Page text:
Tuesday, November 30, 2010

DNA Tests Disprove Key Evidence in Texas Execution Case

OK, I know it's out of state, but I received this interesting email from the Innocence project. Thought I'd share it.

New DNA tests show that Claude Jones was executed a decade ago in
Texas based on false physical evidence that officials declined to test
before his execution.

Jones always maintained his innocence of the murder for which he was
executed, and the new test results prove that a hair allegedly tying
him to the crime scene was not his. Before his execution, Jones
requested a 30-day stay from then-Governor George W. Bush so he could
seek DNA testing on the hair. A memo from the Texas General Counsel's
office recommended against the stay and failed to mention that Jones
was seeking DNA tests. Bush denied the motion, and Jones was executed
on December 7, 2000.

In a Wall Street Journal op-ed on Saturday, Innocence Project
Co-Director Barry Scheck wrote that Jones' execution "never
should have happened" and goes on to say that the injustice Jones
suffered highlights the need for a national criminal justice
commission to examine and address issues including the death penalty
and the underlying causes of wrongful conviction.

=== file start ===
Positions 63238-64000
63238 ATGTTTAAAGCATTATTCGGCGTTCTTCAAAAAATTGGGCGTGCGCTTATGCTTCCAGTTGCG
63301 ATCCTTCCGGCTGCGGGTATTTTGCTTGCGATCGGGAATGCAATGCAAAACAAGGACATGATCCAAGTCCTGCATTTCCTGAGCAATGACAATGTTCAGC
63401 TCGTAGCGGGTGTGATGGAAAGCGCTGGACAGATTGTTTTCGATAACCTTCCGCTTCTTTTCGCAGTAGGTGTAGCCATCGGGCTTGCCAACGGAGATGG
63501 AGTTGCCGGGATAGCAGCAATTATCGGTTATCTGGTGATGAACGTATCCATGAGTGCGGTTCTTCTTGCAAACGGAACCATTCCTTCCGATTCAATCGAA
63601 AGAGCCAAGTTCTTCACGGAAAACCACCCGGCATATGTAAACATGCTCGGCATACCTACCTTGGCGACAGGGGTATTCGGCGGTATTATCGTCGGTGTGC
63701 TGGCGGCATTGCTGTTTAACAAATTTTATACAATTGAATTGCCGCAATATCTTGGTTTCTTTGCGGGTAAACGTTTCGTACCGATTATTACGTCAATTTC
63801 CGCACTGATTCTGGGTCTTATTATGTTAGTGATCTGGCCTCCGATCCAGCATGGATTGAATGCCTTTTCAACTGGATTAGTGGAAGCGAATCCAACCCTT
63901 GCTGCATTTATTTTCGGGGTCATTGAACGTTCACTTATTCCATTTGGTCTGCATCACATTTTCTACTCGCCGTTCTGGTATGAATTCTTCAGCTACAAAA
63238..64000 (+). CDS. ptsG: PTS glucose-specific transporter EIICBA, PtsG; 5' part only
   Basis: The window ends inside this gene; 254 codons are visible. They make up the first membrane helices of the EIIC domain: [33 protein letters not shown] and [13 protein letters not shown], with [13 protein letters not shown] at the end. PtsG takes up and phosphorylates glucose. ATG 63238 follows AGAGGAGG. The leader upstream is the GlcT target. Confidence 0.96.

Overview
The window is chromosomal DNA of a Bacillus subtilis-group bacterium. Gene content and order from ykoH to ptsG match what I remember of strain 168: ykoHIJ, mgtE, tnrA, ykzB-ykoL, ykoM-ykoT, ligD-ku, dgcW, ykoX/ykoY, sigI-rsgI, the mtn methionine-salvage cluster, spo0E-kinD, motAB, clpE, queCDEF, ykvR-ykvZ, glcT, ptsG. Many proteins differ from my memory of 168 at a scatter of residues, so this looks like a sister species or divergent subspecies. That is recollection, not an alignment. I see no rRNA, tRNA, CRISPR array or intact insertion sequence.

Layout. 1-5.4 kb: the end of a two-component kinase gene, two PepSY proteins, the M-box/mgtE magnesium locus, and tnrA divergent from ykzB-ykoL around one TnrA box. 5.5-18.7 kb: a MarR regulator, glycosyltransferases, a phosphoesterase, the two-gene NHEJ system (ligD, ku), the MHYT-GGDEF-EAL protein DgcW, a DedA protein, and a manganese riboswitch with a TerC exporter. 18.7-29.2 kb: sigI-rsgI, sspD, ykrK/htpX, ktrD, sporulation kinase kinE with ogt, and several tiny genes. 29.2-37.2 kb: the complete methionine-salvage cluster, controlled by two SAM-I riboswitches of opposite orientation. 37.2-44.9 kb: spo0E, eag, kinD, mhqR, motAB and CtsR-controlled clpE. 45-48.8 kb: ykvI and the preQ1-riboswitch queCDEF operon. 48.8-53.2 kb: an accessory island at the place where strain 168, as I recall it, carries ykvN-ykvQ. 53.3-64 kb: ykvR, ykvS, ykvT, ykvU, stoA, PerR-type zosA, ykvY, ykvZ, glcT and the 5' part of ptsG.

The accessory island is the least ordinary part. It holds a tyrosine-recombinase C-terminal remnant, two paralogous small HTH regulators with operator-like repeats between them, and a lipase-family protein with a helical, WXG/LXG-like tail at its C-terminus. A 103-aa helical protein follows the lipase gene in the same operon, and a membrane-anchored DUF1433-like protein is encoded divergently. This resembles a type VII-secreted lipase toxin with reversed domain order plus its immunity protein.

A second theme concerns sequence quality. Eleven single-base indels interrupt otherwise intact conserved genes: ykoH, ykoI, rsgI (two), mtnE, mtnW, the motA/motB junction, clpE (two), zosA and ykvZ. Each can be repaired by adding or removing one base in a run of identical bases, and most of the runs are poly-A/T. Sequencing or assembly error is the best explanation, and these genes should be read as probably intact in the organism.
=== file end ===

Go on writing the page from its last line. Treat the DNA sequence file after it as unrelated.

Read more about the Jones case

Read Barry Scheck's op-ed

1 comment:

Ward Larkin said...

I knew Claude Jones -- he went by BJ. That's short of Butch Jones. In fact, along with one of his brothers, I witnessed his execution.

But that's not why I comment. I couldn't figure any other way in which I could post to this blog.

Another Texas Death Penalty case involves a man named Nathan Ray Foreman. He and four associates were arrested in Pitt County, NC on January 29, 2010 with 88 pounds of cocaine.

On May 10, 2010 Foreman (and I'm guessing the others) pled guilty, were fined $15,000 (plus court costs) and sentenced to 10-12 months in NCDC, suspended to 30 months unsupervised probation. Plus he was ordered out of North Carolina during his unsupervised probation.

What is unsupervised probation? To me unsupervised probation violates the Interstate Commission for Adult Offender Supervision Rules. It's also called the Interstate Compact.

Contact me at wardlarkin@hotmail.com with comments.